Hey Media, Just The Facts, Keep Opinions To Yourself
Caroline Downey is an education reporter and she's covering the story for National Review. In the article she posted Monday she shared what journalists of my generation* would call unsubstantiated editorialization. (*trained in the 70's when public approval of media was over 70%)
People want facts, not reporter opinions. No wonder America's trust in the media has dropped to record lows. The Gallup Poll people checked just four months ago.
The latest poll, conducted Sept. 1-23, marks just the second time, along with last year, that the share of Americans who have no confidence at all in the media has surpassed the percentage with a great deal or fair amount of trust....Americans’ confidence in the mass media to report the news fully, fairly and accurately is at its lowest point since 2016, when Republicans’ trust fell sharply. This low confidence reading for the fourth estate comes at a time when American's trust in each of the three branches of the federal government is also low.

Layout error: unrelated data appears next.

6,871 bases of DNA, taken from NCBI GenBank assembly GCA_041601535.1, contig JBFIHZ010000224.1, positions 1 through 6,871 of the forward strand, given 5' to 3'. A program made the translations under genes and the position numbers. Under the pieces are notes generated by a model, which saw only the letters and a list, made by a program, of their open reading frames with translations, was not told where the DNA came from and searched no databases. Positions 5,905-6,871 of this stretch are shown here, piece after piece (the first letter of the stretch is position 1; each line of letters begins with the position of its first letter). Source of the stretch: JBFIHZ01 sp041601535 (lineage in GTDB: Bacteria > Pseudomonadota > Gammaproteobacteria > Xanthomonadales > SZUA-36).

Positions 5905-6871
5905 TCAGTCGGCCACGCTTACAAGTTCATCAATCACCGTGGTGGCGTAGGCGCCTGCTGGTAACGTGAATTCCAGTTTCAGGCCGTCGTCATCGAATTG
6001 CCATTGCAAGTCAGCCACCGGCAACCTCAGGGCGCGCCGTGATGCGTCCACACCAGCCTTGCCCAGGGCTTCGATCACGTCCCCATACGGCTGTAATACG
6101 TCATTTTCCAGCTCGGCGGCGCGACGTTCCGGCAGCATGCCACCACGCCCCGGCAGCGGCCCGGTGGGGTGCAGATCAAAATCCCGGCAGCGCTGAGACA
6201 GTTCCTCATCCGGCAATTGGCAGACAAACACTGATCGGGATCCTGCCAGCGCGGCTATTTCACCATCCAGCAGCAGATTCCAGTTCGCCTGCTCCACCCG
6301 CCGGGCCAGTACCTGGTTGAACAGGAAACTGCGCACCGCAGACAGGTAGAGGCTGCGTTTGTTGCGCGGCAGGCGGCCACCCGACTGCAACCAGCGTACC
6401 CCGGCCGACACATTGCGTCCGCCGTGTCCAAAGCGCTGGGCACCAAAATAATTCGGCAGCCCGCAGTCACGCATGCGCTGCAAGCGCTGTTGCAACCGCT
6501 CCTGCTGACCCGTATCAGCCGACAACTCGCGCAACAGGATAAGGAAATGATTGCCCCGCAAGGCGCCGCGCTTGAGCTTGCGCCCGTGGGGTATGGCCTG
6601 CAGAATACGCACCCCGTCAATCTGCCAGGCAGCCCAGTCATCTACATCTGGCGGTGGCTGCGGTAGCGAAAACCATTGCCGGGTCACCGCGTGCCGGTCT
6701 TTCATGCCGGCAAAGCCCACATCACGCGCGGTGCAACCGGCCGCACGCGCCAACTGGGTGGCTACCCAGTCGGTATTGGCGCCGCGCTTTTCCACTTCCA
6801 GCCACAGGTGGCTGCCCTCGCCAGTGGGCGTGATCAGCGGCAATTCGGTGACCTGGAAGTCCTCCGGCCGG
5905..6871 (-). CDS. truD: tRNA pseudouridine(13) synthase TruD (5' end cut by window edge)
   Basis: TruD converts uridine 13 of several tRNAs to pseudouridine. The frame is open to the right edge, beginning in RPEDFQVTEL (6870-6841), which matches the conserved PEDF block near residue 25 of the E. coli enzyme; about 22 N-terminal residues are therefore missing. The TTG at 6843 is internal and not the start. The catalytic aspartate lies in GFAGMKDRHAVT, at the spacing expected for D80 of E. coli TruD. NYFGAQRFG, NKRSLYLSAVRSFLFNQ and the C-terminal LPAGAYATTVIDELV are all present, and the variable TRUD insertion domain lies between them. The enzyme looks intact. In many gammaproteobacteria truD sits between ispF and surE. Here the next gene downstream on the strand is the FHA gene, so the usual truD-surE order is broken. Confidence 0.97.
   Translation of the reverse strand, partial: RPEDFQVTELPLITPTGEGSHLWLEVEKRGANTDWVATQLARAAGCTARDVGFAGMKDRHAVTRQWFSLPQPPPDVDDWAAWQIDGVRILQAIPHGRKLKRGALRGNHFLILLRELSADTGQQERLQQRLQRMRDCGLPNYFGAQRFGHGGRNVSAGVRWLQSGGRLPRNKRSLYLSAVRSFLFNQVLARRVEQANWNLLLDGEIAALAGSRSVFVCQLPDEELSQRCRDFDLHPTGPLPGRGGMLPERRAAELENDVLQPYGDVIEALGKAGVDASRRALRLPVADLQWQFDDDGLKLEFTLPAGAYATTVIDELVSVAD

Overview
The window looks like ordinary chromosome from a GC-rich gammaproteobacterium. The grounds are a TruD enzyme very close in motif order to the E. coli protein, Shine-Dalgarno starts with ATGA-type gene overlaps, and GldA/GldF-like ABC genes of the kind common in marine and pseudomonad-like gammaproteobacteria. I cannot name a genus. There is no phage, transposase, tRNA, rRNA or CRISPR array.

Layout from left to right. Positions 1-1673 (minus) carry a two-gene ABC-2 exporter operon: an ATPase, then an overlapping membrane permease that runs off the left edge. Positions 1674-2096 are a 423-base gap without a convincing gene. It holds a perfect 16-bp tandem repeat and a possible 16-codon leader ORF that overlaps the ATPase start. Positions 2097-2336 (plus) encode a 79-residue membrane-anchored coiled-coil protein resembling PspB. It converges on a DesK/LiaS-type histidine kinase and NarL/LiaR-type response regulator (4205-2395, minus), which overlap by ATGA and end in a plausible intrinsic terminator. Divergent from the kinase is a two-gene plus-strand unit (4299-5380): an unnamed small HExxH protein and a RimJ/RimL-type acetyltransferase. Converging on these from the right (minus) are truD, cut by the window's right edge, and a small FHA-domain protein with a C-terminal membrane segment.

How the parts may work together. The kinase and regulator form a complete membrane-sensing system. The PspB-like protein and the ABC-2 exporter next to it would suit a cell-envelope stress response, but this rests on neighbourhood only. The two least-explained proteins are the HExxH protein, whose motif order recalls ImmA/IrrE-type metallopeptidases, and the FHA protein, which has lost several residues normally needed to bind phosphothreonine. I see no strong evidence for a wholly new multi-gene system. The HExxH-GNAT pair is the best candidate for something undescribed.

Too many anchors and reporters present personal opinion based on bias and, at their own peril, news editors allow it. In addressing the question of why Republican Senators are against the bill, Caroline Downey wrote:
Trump has also been pressuring his allies in the Senate to scrap the deal, possibly because if passed it could generate the impression that Biden is finally cracking down on the border crisis, diminishing the issue in the minds of voters.
"Possibly because"? That's pure speculation on Downey's part. She offers no proof of that as motivation for Trump or his supporters. That's HER conclusion. The readers of a legitimate news story should have the opportunity to reach their own conclusions based on a presentation of the facts. As FOX News used to say, "We report and you decide." Caroline Downey, like so many other reporters crowding the halls of Congress, is deciding for us.